Newly Licensed RNs' Characteristics, Work Attitudes, and Intentions to Work

A Better Understanding of Newly Licensed RN's and Their Employment Patterns is Crucial to Reducing Turnover Rates

In this article, researchers presented findings from the first wave of a three-year panel study on the work experience of newly licensed nurses. A randomly selected sample of 3,266 newly licensed RNs from 60 sites across the country participated in the study. RNs completed a multipage survey that addressed several aspects of their current employment.

Key Findings:

  • The majority of study participants held associate's degrees (58.1%). Approximately one-third of the RNs obtained bachelor's degree (37.6%) while 4.3 percent had professional degrees.
  • Study participants worked at their jobs for an average of 9.6 months. Almost 85 percent of RNs worked in inpatient hospitals.
  • The average job satisfaction rating for the study sample was 5.2 on a 7-point scale. RNs rated their intent to remain at their current job an average of 3.4 on a 5-point scale.
  • Despite relatively high levels of job satisfaction, 37 percent of RNs stated they might look for another job within the year.
  • RNs reported verbal abuse as the most frequently encountered injury at work (62%); 21 percent of study participants suffered cuts or lacerations and 25 percent detailed one or more needle-sticks.
  • RNs described high work-group cohesion (4.1 on a 5-point scale) but somewhat lower support from supervisors (3.6 on a 5-point scale).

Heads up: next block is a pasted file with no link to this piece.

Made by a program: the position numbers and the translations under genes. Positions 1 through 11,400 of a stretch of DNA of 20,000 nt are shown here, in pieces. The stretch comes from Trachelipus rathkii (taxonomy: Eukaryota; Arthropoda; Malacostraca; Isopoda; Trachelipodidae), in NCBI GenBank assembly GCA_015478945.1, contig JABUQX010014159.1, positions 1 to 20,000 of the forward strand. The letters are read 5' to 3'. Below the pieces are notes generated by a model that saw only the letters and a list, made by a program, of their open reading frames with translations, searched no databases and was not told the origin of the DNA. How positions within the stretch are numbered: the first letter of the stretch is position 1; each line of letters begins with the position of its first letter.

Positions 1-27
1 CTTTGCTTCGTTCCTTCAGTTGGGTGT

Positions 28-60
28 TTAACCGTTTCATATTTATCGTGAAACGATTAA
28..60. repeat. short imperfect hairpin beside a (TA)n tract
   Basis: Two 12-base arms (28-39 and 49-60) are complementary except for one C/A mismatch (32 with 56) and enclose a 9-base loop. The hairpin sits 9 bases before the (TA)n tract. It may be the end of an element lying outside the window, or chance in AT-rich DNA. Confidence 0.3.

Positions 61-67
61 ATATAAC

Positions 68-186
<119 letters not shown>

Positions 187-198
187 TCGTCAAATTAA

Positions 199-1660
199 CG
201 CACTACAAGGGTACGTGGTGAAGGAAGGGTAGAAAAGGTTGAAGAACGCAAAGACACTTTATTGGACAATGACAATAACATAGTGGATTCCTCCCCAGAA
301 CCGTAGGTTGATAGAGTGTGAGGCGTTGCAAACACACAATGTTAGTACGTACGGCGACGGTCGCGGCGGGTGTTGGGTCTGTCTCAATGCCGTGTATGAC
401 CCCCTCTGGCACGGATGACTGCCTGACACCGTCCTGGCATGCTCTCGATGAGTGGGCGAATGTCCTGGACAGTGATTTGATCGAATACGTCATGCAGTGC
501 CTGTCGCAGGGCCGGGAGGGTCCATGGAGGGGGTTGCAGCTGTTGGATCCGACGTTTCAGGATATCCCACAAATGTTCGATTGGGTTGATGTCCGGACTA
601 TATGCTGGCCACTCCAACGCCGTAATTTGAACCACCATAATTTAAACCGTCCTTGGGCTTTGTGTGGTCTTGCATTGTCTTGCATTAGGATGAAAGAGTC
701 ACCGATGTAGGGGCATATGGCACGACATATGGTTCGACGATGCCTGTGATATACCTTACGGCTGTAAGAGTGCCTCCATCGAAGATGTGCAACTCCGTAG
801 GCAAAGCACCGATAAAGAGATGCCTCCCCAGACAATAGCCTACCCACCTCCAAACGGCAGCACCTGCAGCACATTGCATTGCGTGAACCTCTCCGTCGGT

• Retention of newly licensed RNs at hospitals might be improved with enhanced job orientation and management.

The RN Work Project

  1. 1. Newly Licensed RNs' Characteristics, Work Attitudes, and Intentions to Work
  2. 2. Addressing the Complexities of Survey Research
  3. 3. A Comparison of Second-Degree Baccalaureate and Traditional-Baccalaureate New Graduate RNs
  4. 4. Understanding New Registered Nurses' Intent to Stay at Their Jobs
  5. 5. The Nursing Career Process from Application Through the First 2 Years of Employment
  6. 6. What Newly Licensed Registered Nurses Have to Say about Their First Experiences
  7. 7. Moving on, Up, or Out
  8. 8. Generational Differences Among Newly Licensed Registered Nurses
  9. 9. New Nurses Views of Quality Improvement Education
  10. 10. Newly Licensed RNs Describe What They Like Best about Being a Nurse
  11. 11. Early Career RNs' Perceptions of Quality Care in the Hospital Setting
  12. 12. Commuting to Work
  13. 13. State Mandatory Overtime Regulations and Newly Licensed Nurses' Mandatory and Voluntary Overtime and Total Work Hours
  14. 14. Work Environment Factors Other Than Staffing Associated with Nurses' Ratings of Patient Care Quality
  15. 15. The Relative Geographic Immobility of New Registered Nurses Calls for New Strategies to Augment that Workforce
  16. 16. Predictors of Actual Turnover in a National Sample of Newly Licensed Registered Nurses Employed in Hospitals
  17. 17. Charting the Course for Nurses' Achievement of Higher Education Levels
  18. 18. Verbal Abuse From Nurse Colleagues and Work Environment of Early Career Registered Nurses
  19. 19. Early-Career Registered Nurses' Participation in Hospital Quality Improvement Activities
  20. 20. Positive Work Environments of Early-Career Registered Nurses and the Correlation with Physician Verbal Abuse